Linked by Thomas Leonard on Tue 16th Jan 2007 00:32 UTC
General Development In the Free and Open Source communities we are proud of our 'bazaar' model, where anyone can join in by setting up a project and publishing their programs. Users are free to pick and choose whatever software they want... provided they're happy to compile from source, resolve dependencies manually and give up automatic security and feature updates. In this essay, I introduce 'decentralised' installation systems, such as Autopackage and Zero Install, which aim to provide these missing features.
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RE[2]: Great article, but...
by Moochman on Tue 16th Jan 2007 22:17 UTC in reply to "RE: Great article, but..."
Moochman
Member since:
2005-07-06

I should have been clearer: the installation system does this on behalf of Alice. It gets the hash from the XML file describing the Gimp; all Alice has to do is find the link to the XML file.

Aha ok. Although I still feel like having some sort of real-name identifier there would help the administrator find the folder in case of a problem. Why can't the directory name be the program name (as opposed to the URL)--i.e. gimp-2.3-- so it can be installed off of CD? I don't understand what about making the folder a hash makes it more secure than, say, storing the hash information in a separate protected file within the program's folder.

Right. Ideally, there should be multiple feeds for this information. Currently, there's only mine, which is "unreliable" because I don't have the resources to check out people's keys or offer any compensation if I'm wrong.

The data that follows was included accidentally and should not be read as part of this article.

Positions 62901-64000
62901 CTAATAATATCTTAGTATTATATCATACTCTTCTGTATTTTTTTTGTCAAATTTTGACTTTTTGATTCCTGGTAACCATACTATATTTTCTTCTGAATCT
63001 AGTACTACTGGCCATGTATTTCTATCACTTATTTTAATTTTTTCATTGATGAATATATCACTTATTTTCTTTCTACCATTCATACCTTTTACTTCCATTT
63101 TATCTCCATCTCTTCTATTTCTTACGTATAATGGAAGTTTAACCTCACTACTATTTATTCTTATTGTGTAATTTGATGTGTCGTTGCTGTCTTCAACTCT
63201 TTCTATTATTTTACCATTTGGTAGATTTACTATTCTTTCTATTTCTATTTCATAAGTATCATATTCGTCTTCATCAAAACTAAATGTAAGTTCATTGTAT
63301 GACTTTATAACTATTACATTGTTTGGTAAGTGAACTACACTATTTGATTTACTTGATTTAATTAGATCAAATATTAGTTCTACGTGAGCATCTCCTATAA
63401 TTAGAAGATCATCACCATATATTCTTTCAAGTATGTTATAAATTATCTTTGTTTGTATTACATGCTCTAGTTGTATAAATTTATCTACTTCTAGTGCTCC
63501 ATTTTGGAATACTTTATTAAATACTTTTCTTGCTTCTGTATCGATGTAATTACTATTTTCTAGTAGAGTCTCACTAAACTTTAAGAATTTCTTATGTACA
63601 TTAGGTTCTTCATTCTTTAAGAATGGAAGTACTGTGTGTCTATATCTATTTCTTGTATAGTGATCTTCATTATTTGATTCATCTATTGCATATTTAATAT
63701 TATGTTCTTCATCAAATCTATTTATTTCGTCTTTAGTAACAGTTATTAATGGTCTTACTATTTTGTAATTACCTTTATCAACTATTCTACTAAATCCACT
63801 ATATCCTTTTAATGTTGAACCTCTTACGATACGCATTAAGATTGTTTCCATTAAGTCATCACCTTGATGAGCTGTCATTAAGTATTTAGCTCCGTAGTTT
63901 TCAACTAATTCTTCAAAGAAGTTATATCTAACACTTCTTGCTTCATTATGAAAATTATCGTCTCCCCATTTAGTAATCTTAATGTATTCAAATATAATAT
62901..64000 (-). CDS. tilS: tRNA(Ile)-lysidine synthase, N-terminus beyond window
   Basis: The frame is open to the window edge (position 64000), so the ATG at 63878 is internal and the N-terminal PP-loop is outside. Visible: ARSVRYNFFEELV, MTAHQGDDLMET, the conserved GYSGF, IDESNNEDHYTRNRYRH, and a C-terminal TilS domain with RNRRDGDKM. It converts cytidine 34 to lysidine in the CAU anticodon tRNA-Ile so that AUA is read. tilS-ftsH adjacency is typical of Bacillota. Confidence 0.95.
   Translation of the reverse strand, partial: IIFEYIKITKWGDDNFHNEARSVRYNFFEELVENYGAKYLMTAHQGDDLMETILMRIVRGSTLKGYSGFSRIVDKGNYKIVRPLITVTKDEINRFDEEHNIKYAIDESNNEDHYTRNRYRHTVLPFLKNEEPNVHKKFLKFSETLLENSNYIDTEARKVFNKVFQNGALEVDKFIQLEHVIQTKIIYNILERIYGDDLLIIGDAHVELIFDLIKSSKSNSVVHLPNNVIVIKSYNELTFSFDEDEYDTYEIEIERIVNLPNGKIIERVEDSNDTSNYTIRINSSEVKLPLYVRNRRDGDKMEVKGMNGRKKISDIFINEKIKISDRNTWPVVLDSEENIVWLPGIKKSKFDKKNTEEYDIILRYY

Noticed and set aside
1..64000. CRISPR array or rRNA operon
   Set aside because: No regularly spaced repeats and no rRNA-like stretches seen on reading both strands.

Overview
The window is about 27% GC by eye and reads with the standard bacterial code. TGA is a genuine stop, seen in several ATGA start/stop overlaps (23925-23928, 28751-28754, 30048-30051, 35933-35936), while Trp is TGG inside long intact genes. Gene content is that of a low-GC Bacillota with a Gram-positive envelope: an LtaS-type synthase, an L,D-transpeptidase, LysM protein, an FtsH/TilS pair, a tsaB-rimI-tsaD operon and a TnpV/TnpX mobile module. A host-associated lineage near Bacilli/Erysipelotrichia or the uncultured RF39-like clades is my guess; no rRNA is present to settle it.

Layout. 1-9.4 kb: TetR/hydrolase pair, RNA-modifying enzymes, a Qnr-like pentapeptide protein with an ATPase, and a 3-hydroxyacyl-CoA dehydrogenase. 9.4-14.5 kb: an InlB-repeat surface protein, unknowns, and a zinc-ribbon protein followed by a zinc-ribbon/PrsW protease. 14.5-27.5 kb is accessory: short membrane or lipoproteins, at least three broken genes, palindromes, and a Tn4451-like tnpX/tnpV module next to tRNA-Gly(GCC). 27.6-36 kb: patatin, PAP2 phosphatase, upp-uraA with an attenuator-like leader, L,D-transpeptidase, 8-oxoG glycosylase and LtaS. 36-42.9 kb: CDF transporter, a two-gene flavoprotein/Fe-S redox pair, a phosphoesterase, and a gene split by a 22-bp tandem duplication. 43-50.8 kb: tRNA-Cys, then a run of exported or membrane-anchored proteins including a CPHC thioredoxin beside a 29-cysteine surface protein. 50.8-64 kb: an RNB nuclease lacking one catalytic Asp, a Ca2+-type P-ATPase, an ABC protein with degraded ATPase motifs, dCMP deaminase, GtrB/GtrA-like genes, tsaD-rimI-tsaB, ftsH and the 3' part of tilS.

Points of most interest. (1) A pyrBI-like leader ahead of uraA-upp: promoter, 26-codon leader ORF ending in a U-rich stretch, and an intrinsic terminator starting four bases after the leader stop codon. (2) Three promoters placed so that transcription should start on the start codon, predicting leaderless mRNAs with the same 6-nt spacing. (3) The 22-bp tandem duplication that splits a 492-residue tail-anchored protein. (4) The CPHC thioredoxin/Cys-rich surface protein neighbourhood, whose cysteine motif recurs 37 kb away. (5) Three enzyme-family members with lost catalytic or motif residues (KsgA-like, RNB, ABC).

Aha. Cleared up, although as it is now it's clearly not a long-term solution. My only gripe with the model is that in an office setting, users might not be able to install any software they wanted, since they would be probably be locked into a list of software on a predefined whiteboard server. However, I suppose that the problem of "missing software" would probably be much scarcer than in today's repository model, since hosting such a whiteboard server that certifies URLs rather than individual versions of programs is undoubtedly much easier than having to package and test every new iteration of software by hand.

Reply Parent Score: 1

RE[3]: Great article, but...
by Tom5 on Wed 17th Jan 2007 21:33 in reply to "RE[2]: Great article, but..."
Tom5 Member since:
2005-09-17

Why can't the directory name be the program name (as opposed to the URL)--i.e. gimp-2.3-- so it can be installed off of CD? I don't understand what about making the folder a hash makes it more secure than, say, storing the hash information in a separate protected file within the program's folder.

OK, so Alice puts a CD in the drive with 'gimp-2.3.tgz' on it. How can the system know that it's genuine? Anyone could make such a CD. The system can't tell, so it can't share it with Bob.

But, if the CD contains an archive called 'sha256=XYZ.tgz', then it can be put in the shared directory. The system can see that it's correct just by comparing the archive's contents to its name.

Reply Parent Score: 1

RE[4]: Great article, but...
by Moochman on Thu 18th Jan 2007 08:03 in reply to "RE[3]: Great article, but..."
Moochman Member since:
2005-07-06

Hmm... while your solution does sound perhaps a bit more elegant, I still don't see why the system couldn't extract an identifier text file from the archive and then compare it to the archive's contents. Also, just to be clear: comparing the hash to the contents wouldn't do a thing to ensure security all by itself; it would also need to be compared to the hash at the project's website, right? Otherwise anyone could create malware and provide a hash to match it, but make it look like normal software. Furthermore, don't the archive contents have to be re-analyzed every time you want to verify their authenticity? So given that the website needs to be accessed and the hash needs to be recalculated in any case, couldn't we just skip the step with the local copy of the hash?

To rephrase: The hash being stored in the local filesystem does very little to ensure integrity of the program. Only by checking the folder's contents against an online hash of its contents can ensure the program's security, which effectively renders the local copy of the hash useless.

Or am I missing something?

Reply Parent Score: 2